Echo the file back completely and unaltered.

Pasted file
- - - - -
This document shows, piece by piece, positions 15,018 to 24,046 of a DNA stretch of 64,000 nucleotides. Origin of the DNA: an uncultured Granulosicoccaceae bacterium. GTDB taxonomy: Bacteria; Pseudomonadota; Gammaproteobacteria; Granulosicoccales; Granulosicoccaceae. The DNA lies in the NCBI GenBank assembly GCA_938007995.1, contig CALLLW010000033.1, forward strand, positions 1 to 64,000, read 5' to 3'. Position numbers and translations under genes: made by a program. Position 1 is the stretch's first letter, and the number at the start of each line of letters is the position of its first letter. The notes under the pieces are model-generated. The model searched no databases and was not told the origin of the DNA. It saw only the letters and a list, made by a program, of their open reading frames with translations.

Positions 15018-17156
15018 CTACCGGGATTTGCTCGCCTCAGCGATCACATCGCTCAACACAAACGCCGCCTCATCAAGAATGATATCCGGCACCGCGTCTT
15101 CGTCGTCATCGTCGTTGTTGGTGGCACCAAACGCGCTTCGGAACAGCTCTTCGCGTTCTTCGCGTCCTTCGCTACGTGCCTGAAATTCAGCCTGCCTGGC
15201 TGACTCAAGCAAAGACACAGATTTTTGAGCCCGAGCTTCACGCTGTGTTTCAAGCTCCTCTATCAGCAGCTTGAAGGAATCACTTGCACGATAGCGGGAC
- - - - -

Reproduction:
This document shows, piece by piece, positions 15,018 to 24,046 of a DNA stretch of 64,000 nucleotides. Origin of the DNA: an uncultured Granulosicoccaceae bacterium. GTDB taxonomy: Bacteria; Pseudomonadota; Gammaproteobacteria; Granulosicoccales; Granulosicoccaceae. The DNA lies in the NCBI GenBank assembly GCA_938007995.1, contig CALLLW010000033.1, forward strand, positions 1 to 64,000, read 5' to 3'. Position numbers and translations under genes: made by a program. Position 1 is the stretch's first letter, and the number at the start of each line of letters is the position of its first letter. The notes under the pieces are model-generated. The model searched no databases and was not told the origin of the DNA. It saw only the letters and a list, made by a program, of their open reading frames with translations.

Positions 15018-17156
15018 CTACCGGGATTTGCTCGCCTCAGCGATCACATCGCTCAACACAAACGCCGCCTCATCAAGAATGATATCCGGCACCGCGTCTT
15101 CGTCGTCATCGTCGTTGTTGGTGGCACCAAACGCGCTTCGGAACAGCTCTTCGCGTTCTTCGCGTCCTTCGCTACGTGCCTGAAATTCAGCCTGCCTGGC
15201 TGACTCAAGCAAAGACACAGATTTTTGAGCCCGAGCTTCACGCTGTGTTTCAAGCTCCTCTATCAGCAGCTTGAAGGAATCACTTGCACGATAGCGGGAC